11 rather than to extinguish existing debt. There is usually no opposition to a legal "instantaneous" defeasance being accounted for as an extinguishment This Standard requires the removal of debt from the balance sheet of the debtor when the primary obligation of the debtor has been discharged or the debtor has been placed in virtually the same position as if the debt had been discharged. Although it is possible to distinguish the circumstances of a normal in-substance defeasance from those of an instantaneous in-substance defeasance, it may not be possible to distinguish the position of the debtor in terms of subsequent lack of primary obligation. Accordingly, this Standard requires accounting for an instantaneous in-substance defeasance as an extinguishment, provided that the conditions referred to in paragraph 4.1 for an in-substance defeasance are met. Consolidation Adjustments The accounting by a subsidiary for the extinguishment of a debt through a defeasance needs to be reversed for the consolidated financial report if the defeasance conditions are not met in relation to another entity in the economic entity. For example, for an insubstance defeasance which employs a trust, the trustees may be independent of the subsidiary but not independent of the parent entity or of another entity within the economic entity. Thus, for a debt to be accounted for in consolidated financial reports as extinguished through defeasance, the conditions referred to in paragraph 4.1 need to be met in the context of the economic entity. Treatment of Defeasance when Conditions No Longer Met 4.4 If any of the conditions for extinguishment referred to in paragraph 4.1 cease to be met in respect of a debt accounted for as having been extinguished through a defeasance, then the remaining original debt and, for an in-substance defeasance employing a trust, the related assets remaining in the trust must be reinstated in the financial report of the entity Before the liability to the creditor is settled, any of the conditions for extinguishment may cease to be met in respect of a debt accounted for as having been extinguished through an in-substance defeasance. For example, assets held in trust may cease to meet the definition of risk-free assets. In reinstating the remaining original debt, the amount of the liability is calculated by discounting the AASB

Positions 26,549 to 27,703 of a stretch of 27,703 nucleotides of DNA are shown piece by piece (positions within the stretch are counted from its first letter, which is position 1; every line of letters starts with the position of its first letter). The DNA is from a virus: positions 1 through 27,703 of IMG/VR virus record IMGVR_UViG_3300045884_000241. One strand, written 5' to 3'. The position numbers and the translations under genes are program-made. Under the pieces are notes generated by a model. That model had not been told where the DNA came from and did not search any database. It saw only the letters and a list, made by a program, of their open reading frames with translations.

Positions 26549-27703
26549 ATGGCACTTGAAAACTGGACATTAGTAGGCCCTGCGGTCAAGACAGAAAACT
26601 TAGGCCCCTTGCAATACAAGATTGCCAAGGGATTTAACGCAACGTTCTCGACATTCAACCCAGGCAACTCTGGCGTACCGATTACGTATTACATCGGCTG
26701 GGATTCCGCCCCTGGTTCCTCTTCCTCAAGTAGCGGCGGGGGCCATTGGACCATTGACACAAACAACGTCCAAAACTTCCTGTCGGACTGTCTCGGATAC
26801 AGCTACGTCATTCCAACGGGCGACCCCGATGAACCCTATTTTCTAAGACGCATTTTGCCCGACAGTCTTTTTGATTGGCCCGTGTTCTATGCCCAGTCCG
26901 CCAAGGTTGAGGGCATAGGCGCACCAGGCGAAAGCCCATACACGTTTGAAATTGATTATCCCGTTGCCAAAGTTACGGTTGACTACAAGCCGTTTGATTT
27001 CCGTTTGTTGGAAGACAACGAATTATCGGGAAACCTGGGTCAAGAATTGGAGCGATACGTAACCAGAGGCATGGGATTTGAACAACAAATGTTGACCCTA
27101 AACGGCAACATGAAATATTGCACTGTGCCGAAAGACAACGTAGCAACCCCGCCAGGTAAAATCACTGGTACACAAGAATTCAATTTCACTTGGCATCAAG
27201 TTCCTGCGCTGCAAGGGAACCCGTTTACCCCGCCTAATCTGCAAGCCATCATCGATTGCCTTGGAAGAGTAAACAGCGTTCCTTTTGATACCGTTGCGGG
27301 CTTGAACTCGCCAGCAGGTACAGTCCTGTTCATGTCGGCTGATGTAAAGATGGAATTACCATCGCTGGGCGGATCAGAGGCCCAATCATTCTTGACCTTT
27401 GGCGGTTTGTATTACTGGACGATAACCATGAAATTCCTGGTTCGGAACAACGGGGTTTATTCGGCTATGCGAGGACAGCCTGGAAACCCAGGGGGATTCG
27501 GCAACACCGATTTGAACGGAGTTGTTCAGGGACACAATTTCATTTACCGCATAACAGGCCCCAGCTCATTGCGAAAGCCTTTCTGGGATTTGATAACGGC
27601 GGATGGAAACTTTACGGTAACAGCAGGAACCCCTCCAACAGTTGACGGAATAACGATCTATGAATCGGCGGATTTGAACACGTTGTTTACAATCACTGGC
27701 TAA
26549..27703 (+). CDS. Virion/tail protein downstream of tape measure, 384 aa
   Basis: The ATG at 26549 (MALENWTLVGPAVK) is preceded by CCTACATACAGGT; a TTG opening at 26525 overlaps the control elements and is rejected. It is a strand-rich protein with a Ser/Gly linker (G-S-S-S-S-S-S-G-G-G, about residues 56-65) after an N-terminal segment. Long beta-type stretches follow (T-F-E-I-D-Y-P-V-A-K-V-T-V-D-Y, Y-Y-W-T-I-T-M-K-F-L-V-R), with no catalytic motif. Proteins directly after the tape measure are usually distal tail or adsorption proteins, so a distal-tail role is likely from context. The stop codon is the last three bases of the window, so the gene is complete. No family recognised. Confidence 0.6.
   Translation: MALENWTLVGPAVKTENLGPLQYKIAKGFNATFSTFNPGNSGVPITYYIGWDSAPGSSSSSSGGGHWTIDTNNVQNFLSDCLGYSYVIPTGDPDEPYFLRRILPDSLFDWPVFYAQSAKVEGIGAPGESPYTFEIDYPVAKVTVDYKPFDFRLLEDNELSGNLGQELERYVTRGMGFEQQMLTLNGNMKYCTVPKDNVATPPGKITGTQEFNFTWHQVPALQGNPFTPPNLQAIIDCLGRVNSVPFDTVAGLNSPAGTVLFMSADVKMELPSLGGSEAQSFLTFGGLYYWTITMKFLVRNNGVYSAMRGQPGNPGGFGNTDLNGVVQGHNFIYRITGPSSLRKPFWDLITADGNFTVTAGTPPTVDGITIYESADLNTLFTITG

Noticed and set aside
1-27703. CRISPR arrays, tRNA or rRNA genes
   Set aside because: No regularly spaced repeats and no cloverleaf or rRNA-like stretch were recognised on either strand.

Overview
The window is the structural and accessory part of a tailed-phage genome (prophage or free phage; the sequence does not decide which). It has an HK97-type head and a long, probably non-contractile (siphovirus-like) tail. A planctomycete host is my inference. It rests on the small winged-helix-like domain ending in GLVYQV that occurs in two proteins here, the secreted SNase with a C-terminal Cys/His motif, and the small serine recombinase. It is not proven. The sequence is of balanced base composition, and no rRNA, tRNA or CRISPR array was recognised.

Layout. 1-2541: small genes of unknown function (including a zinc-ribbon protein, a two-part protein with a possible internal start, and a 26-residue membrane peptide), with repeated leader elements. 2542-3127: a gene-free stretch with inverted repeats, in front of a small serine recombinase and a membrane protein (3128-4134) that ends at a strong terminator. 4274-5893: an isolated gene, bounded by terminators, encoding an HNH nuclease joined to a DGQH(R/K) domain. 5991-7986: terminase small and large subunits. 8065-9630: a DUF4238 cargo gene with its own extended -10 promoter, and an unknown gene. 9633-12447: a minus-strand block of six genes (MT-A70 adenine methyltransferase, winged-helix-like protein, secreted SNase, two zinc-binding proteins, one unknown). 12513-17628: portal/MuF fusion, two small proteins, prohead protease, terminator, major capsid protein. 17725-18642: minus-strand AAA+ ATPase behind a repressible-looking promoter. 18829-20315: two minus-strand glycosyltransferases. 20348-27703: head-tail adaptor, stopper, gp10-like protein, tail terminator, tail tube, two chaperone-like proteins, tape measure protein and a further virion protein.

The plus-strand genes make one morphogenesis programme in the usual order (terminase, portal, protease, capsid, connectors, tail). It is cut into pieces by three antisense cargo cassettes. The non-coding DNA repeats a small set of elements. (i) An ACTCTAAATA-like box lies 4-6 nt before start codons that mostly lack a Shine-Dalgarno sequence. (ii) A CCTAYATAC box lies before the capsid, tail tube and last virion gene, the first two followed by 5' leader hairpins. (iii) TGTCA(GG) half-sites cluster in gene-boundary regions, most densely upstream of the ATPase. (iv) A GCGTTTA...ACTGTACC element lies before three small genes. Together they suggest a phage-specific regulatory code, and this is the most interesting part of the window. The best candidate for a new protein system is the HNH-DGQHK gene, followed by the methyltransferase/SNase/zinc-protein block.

12 amounts still to be paid at the interest rate implicit in the original debt. AASB

13 Partial Extinguishment 4.5 An amount of debt must be accounted for as having been extinguished by defeasance only if both the principal and the interest related thereto are accounted for as having been extinguished. The outstanding liability for a debt which has been subject to partial extinguishment must be determined by discounting any remaining debt servicing requirements (interest or principal) at the rate of interest implicit in the arrangement giving rise to the original debt. 4.6 Where the amount to be defeased is equal to the contractual principal of a debt (or part thereof), or is equal to an amount stipulated as interest on a debt, the defeasance must be accounted for as a partial extinguishment in accordance with paragraph There is nothing to preclude accounting for a partial extinguishment of debt by defeasance in the same manner as for a complete extinguishment by defeasance. That is, the same accounting applies for situations in which a proportion of debt servicing requirements (both interest and principal) is defeased as for when all such requirements are defeased. This Standard does not permit, for the reasons set out in paragraphs and 4.6.3, debt to be accounted for as if either the principal or interest of a debt, in accounting terms, had been separately defeased (in whole or in part) An "in-substance defeasance" can be arranged so that an amount equal to the legal principal of a debt is defeased. However, under this type of arrangement, the debtor is still to make payments of amounts equal to the interest payments which would have been due on the debt. In this situation, the debtor still has a liability. The amount of the liability is calculated by discounting the amounts still to be paid at the interest rate implicit in the "original" debt. The substance of this type of arrangement is that only part of the original principal, together with the interest relating thereto, has been defeased, despite the "legal form" of the arrangement which may suggest that the principal has been defeased. If an amount of debt is indeed defeased, the debtor should face no further debt servicing requirements, whether interest or principal, in respect of that amount of debt When the stipulated interest relating to a debt has been defeased, and not the legal principal, there must still be an interest component in the amounts to be paid in the future. Again, the AASB

14 amount of the remaining liability is determined by discounting the future payments at the interest rate implicit in the "original" debt. In effect, only a AASB